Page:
exoplanet K2-18 b

Artist’s concept shows what exoplanet K2-18 b could look like based on science data. (credit: NASA/CSA/ESA/J. Olmsted (STScI))

RIVERSIDE, Calif. — We are still alone in the universe — for now. A new study by UC Riverside astronomers is challenging recent reports that NASA’s James Webb Space Telescope (JWST) found signs of alien life on a distant planet. However, that’s not to say we will never find extraterrestrial life one day, especially on so-called “Hycean” worlds that may be home to deep oceans with hydrogen-rich atmospheres.

The study, published in the Astrophysical Journal Letters, focused on a class of sub-Neptune exoplanets — planets outside our solar system that are smaller than Neptune but larger than Earth. Recent observations indicate some of these planets may have water-rich interiors covered by thick hydrogen atmospheres. If the conditions are right, these planets could potentially host liquid water oceans on their surfaces, making them promising places to look for alien life.

On Earth, some microorganisms in the oceans release organic sulfur compounds like dimethyl sulfide (DMS) and methanethiol into the atmosphere. However, these gases don’t build up to high concentrations because they are quickly destroyed by UV light from the Sun. However, on Hycean worlds orbiting smaller, cooler stars that emit less UV radiation, researchers hypothesized that biogenic sulfur gases could potentially accumulate to much higher, detectable levels.

Rendering of the likely view on a Hycean world
Rendering of the likely view on a Hycean world. (credit: AI generated by Shang-Min Tsai/UCR)

To test this idea, the team used computer models to simulate the atmospheres and climates of Hycean planets under various conditions. They found that if the biological production of sulfur gases was around 20 times higher than it is on Earth, those gases could build up to parts-per-million concentrations on a Hycean world — high enough to potentially be detectable with advanced telescopes.

Researchers were intrigued by this finding because it may line up with tentative evidence of DMS in the atmosphere of the exoplanet K2-18 b, based on recent observations from the Webb telescope. While it’s too early to say if this potential DMS detection is real, let alone a sign of alien life, the new study suggests it’s at least plausible.

“This planet gets almost the same amount of solar radiation as Earth. And if atmosphere is removed as a factor, K2-18b has a temperature close to Earth’s, which is also an ideal situation in which to find life,” says study author Shang-Min Tsai, a project scientist at the University of California-Riverside, in a media release.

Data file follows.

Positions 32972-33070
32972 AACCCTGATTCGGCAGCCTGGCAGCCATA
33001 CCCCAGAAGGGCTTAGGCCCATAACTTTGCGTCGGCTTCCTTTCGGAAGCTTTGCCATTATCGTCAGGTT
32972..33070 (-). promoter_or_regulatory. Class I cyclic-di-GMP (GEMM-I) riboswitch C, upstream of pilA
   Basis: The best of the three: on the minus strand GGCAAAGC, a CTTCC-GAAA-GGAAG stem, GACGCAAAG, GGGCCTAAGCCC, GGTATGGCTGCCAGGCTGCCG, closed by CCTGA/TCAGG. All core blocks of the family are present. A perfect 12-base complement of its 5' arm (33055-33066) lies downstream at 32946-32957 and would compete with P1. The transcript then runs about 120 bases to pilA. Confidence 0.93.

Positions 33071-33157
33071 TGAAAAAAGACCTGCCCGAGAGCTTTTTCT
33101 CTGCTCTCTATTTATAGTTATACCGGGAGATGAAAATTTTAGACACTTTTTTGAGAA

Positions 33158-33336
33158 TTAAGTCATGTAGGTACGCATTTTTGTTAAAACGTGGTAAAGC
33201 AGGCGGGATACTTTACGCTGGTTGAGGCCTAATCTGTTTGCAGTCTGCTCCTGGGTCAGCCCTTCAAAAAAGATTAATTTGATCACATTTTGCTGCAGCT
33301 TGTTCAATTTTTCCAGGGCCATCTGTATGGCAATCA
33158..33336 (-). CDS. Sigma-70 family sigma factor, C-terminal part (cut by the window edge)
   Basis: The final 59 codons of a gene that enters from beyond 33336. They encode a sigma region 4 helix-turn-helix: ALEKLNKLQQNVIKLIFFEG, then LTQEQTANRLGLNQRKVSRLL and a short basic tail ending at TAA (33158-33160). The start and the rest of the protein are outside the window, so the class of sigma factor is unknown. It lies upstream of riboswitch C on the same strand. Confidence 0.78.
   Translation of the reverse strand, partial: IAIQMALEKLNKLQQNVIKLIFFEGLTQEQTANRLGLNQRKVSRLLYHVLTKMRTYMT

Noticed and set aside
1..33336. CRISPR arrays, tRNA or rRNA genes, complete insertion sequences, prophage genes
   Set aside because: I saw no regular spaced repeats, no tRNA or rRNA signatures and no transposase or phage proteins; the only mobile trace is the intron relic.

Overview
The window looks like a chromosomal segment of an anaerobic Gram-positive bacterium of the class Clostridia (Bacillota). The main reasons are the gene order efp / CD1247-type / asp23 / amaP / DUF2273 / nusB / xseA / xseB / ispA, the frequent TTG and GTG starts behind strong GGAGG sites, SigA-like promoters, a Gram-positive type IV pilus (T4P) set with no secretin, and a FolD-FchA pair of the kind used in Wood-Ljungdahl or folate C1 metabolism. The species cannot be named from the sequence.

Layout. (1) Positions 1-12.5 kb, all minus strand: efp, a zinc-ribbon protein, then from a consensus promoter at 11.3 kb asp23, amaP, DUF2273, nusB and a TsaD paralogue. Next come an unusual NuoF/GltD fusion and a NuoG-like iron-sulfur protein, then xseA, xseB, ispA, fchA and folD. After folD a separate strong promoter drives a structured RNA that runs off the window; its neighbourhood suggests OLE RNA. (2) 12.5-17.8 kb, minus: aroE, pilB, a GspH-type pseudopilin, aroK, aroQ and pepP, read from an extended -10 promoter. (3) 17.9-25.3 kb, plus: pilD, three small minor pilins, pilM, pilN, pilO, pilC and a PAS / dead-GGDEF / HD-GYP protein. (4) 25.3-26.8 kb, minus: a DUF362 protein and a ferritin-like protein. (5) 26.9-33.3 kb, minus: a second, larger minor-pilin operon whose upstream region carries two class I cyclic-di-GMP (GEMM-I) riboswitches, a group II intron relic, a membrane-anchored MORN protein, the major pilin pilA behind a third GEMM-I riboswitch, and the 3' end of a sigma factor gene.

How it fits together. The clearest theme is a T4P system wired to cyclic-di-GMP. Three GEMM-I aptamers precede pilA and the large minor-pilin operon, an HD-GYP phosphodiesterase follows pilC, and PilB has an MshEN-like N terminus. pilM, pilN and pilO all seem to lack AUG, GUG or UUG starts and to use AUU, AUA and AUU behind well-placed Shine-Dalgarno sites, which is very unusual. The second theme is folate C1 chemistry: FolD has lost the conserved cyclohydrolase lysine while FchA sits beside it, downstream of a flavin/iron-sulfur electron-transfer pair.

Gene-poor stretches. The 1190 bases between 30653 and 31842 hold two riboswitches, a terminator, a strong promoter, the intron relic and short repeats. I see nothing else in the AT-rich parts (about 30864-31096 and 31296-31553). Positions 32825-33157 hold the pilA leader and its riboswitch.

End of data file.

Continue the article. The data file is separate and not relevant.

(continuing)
However, detecting individual sulfur gases like DMS will be tricky. Researchers’ models indicate DMS would be hard to identify in the wavelengths of light that JWST’s NIRSpec instrument is sensitive to because its signal overlaps strongly with methane gas. A more promising approach would be to look for DMS together with other chemical byproducts like ethylene and ethane, using mid-infrared wavelengths that could be observed by JWST’s MIRI instrument.

James Webb Space Telescope
This illustration depicts NASA’s James Webb Space Telescope – the largest, most powerful, and most complex space science telescope ever built – fully unfolded in space. (Credits: NASA/Adriana Manrique Gutierrez)

Scientists stress that the detection of biogenic sulfur gases alone wouldn’t be proof of alien life on Hycean worlds. However, it would be a compelling hint that could be followed up with additional observations. For example, searching for other potential biosignature gases and studying their relative abundances.

“The best biosignatures on an exoplanet may differ significantly from those we find most abundant on Earth today. On a planet with a hydrogen-rich atmosphere, we may be more likely to find DMS made by life instead of oxygen made by plants and bacteria as on Earth,” explains senior study author Eddie Schwieterman, an astrobiologist at UC Riverside.

Of course, all of this remains hypothetical until we actually detect sulfur gases on an alien world. But the new study provides an exciting glimpse of how we could begin to sniff out clues of extraterrestrial microbes in the coming years, as powerful new telescopes like the Webb allow us to analyze the atmospheres of planets far beyond our solar system. The search for life beyond Earth is only just beginning, and studies like this help lay the groundwork for knowing what clues to look for as we gaze across the cosmic oceans to distant shores that may harbor the stirrings of alien biology.

StudyFinds’ Matt Higgins contributed to this report.

About StudyFinds Staff

StudyFinds sets out to find new research that speaks to mass audiences — without all the scientific jargon. The stories we publish are digestible, summarized versions of research that are intended to inform the reader as well as stir civil, educated debate. StudyFinds Staff articles are AI assisted, but always thoroughly reviewed and edited by a Study Finds staff member. Read our AI Policy for more information.

Our Editorial Process

StudyFinds publishes digestible, agenda-free, transparent research summaries that are intended to inform the reader as well as stir civil, educated debate. We do not agree nor disagree with any of the studies we post, rather, we encourage our readers to debate the veracity of the findings themselves. All articles published on StudyFinds are vetted by our editors prior to publication and include links back to the source or corresponding journal article, if possible.

Our Editorial Team

Steve Fink


Chris Melore


Sophia Naughton

Associate Editor